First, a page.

Staying in Hope for the holidays

By Will Matteson | Dec 03, 2020

On Friday night, the day after Thanksgiving, as I drove into Camden to pick up a pizza at Megunticook Market, I saw a strange bright object in the night sky. It was pale like the moon but not as big; it seemed oblong and ill-defined in the foggy night. I was disturbed by the sight of what I briefly imagined was some horrifying aerial event, a UFO invasion perhaps, or a world-ending meteor, or a rapidly descending 747. I held my breath for almost a minute as I tried to make it out, my mind working through the terrible possibilities. Not until I hit Mechanic Street did I realize what I was looking at. It was the glowing star atop Mount Battie. I was amused as the realization sank in; only in 2020 could I mistake such a cheerful tradition for certain doom.

My failure to recognize the local icon is symptomatic of my condition as someone who just moved here. It was love that brought me. Love for a certain Hope-dwelling, Christmas-loving speech pathologist named Mary that uprooted me from my Bar Harbor home and brought me to the Midcoast in the summer of 2020.

And what a summer it was. The surrealness of the pandemic was made weirder by a new set of surroundings and the lack of a meaningful occupation. At the end of 2019, I had quit my hotel job to move here. By March—well, we all know that story. The historically good job market I had anticipated entering had taken a historically long dive. I spent my days applying to the few jobs that were being posted and waiting for callbacks that never came. I did a little writing and a lot of hiking. In some ways it was the best summer I ever had in my adult life, but how could I think so with the world crumbling all around me?

This is the basic paradox of the pandemic. A slow-motion panic. The frenetic pace of 21st century life come to a screeching halt over an invisible calamity that is too large for us to see. We are embattled by a disease that doesn’t present symptoms until after its been shedding and spreading for a week or two. We are forced to cut ourselves off from healthy routines to shelter from the possibility of unhealth. We are urgently anticipating the so-called “return to normal,” when we will still face a raft of urgent crises. In the meantime, we wait.

In order to protect my family from potential spread, we decided not to go to Massachusetts this year for Thanksgiving or Christmas. So it was a Scrooge feeling that went through me on Black Friday, as I pulled into Megunticook Market. A Grinch feeling. A shrewd wind.

Just this time last year, I would have been relieved by the opportunity to take the holidays off. There was always some work problem that would rear its head just when I was trying to get out of Dodge for a short, slushy visit with my family. And the trip would inevitably be composed of exhausting late nights with old friends, followed early the next morning by groggy family gatherings. There were zero-sum political conversations around the dinner table to look forward to. I would still be trying to appreciate that old Christmas magic even as time slipped through my fingers. The holidays have always been hard! Scrooge is not a new ghost inside this breast.

But 2020, like a twisting knife, has turned the tables on me, taking away what I took for granted. Humbug to a world that would take Christmas away from us in a year when we really could have used it!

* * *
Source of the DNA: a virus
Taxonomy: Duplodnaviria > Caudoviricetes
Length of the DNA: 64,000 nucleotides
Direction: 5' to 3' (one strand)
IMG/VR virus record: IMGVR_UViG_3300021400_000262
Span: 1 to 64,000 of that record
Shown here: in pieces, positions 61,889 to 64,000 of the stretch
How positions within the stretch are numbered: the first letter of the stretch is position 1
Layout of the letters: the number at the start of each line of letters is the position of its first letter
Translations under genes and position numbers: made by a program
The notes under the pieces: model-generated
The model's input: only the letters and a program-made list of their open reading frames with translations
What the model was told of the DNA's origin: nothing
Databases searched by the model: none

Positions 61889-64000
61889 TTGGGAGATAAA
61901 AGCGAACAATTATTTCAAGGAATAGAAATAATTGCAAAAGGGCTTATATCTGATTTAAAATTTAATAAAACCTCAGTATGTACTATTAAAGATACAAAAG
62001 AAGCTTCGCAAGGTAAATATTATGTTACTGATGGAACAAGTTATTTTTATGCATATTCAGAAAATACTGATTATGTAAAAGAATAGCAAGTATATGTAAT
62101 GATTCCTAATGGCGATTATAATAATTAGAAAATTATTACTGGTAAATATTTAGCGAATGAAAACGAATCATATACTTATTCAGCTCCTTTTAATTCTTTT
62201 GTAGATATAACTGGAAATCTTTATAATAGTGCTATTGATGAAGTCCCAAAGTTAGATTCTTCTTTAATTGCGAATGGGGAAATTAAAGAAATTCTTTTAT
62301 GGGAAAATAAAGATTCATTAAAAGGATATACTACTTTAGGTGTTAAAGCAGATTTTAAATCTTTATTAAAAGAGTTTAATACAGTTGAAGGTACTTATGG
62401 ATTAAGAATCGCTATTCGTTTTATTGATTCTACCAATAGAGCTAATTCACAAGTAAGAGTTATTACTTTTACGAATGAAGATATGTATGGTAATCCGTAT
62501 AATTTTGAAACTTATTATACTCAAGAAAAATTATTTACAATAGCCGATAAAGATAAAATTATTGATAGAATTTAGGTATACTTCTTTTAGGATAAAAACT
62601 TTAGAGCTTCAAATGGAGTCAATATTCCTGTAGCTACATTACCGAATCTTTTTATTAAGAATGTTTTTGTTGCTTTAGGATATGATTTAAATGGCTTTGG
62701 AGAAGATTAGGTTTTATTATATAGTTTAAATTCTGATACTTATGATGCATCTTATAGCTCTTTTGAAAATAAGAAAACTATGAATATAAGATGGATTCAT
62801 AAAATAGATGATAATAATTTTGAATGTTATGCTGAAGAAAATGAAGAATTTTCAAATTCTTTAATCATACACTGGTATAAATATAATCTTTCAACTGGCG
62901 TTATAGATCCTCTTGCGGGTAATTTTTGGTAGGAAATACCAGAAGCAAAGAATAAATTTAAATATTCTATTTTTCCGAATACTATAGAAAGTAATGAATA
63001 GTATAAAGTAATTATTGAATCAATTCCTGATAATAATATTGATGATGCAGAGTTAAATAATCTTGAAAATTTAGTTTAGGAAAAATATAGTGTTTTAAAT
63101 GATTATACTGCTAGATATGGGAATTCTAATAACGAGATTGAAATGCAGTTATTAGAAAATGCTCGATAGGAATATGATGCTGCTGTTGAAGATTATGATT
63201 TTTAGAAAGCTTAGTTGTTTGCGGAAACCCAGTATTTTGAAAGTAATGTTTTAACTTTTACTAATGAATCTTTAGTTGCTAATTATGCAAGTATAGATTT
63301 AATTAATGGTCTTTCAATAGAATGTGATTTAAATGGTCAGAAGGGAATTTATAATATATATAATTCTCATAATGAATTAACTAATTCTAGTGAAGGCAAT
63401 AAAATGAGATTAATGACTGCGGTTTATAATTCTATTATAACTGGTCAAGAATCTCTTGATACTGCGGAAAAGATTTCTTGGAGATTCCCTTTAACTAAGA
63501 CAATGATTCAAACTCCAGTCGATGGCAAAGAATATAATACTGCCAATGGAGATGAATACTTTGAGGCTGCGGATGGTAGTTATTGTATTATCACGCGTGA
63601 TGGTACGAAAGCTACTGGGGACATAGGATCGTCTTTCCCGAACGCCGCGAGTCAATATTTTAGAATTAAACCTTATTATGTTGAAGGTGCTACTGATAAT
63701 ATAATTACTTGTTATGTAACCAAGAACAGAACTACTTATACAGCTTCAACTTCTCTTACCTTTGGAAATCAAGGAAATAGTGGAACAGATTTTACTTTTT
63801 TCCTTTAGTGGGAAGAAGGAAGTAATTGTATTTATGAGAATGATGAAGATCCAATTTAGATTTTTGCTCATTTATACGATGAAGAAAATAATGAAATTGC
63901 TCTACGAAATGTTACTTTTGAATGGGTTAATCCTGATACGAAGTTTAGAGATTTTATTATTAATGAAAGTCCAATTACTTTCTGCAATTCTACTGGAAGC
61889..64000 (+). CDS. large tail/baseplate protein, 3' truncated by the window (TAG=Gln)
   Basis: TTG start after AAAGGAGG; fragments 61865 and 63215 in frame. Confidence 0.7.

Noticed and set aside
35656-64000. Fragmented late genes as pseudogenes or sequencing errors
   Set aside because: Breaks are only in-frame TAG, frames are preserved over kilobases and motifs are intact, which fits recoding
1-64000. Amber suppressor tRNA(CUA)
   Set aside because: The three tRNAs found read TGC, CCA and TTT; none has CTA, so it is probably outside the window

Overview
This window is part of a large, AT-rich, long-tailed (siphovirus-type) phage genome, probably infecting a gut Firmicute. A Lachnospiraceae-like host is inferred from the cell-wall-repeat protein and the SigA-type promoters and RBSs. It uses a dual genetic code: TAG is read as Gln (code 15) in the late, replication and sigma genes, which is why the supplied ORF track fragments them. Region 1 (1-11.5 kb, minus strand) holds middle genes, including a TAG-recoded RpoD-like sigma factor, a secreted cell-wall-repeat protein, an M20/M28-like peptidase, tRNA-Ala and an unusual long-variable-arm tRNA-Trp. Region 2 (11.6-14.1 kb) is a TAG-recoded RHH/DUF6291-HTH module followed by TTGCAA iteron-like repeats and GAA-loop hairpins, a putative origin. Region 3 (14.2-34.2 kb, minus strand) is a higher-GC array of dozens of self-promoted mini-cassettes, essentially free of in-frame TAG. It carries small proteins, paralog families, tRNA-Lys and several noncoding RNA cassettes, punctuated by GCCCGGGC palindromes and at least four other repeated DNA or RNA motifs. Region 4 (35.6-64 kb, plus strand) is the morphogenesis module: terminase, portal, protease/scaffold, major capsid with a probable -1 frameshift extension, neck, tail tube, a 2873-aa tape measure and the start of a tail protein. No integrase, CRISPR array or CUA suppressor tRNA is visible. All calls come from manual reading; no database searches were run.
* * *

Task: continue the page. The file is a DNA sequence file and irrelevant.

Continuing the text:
Suddenly, I was roused from my funk by a hot breath on the back of my neck. It was Sophie, Mary’s little white dog with a boundless appetite for life. Paws up on the center console, looking like a baby polar bear, she was breathing in my ear as if to say: “Go get the damn pizza!” Things came back into focus.

My life isn’t perfect, but it is littered everywhere with small graces. And much bigger ones too. On a Thanksgiving Day when I was separated from my family, I was still able to see their faces in real time using technology that was science fiction when I was a kid. Living together isn’t always easy, but it is always wonderful. 2020 is the end of far too many lives, but it also the beginning of many, many more. When I got back in the car with the pizza, Sophie licked my ears and eyed the box with delicious anticipation.

I could see the Mount Battie star in my rear-view mirror as I drove home. When I was younger, anticipation was always the best part of Christmas. Each year, the day after Thanksgiving, my neighbors hung a lighted wreath that I could see from my bedroom window. For me, it was the first landmark of the season, just like I’m sure the Mt. Battie star was for so many kids around here. How many childhoods has that star shone over? How many deaths? Christmas brings back the hard times as much as it brings back the good. It’s that renewal that is so important. All the tinsel, the tunes, and the trees, in their familiarity, have the power to make us whole across time. Next year I’ll recognize the star right away. It will be, to me, a new Christmas landmark, and it will remind me of a hard year.

When I got back to our place, I could see Mary’s face through the window, and Sophie ran like mad to see her. I was home. I still missed my family and my hometown friends, but in this year of years, I could have done a whole lot worse than stay with my loves in Hope.

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Comments (2)
Posted by: Richard McKusic, Sr. | Dec 09, 2020 16:01

Speaking of staying in HOPE. this undertaking by local clergy renewed hope in me; HOPEfully it will in you. :)  Advent Lessons and Carols from the Midcoast of Maine 2020 - YouTube

 



Posted by: Pamela Smith | Dec 06, 2020 07:27

Great story!  Thank you for sharing it.



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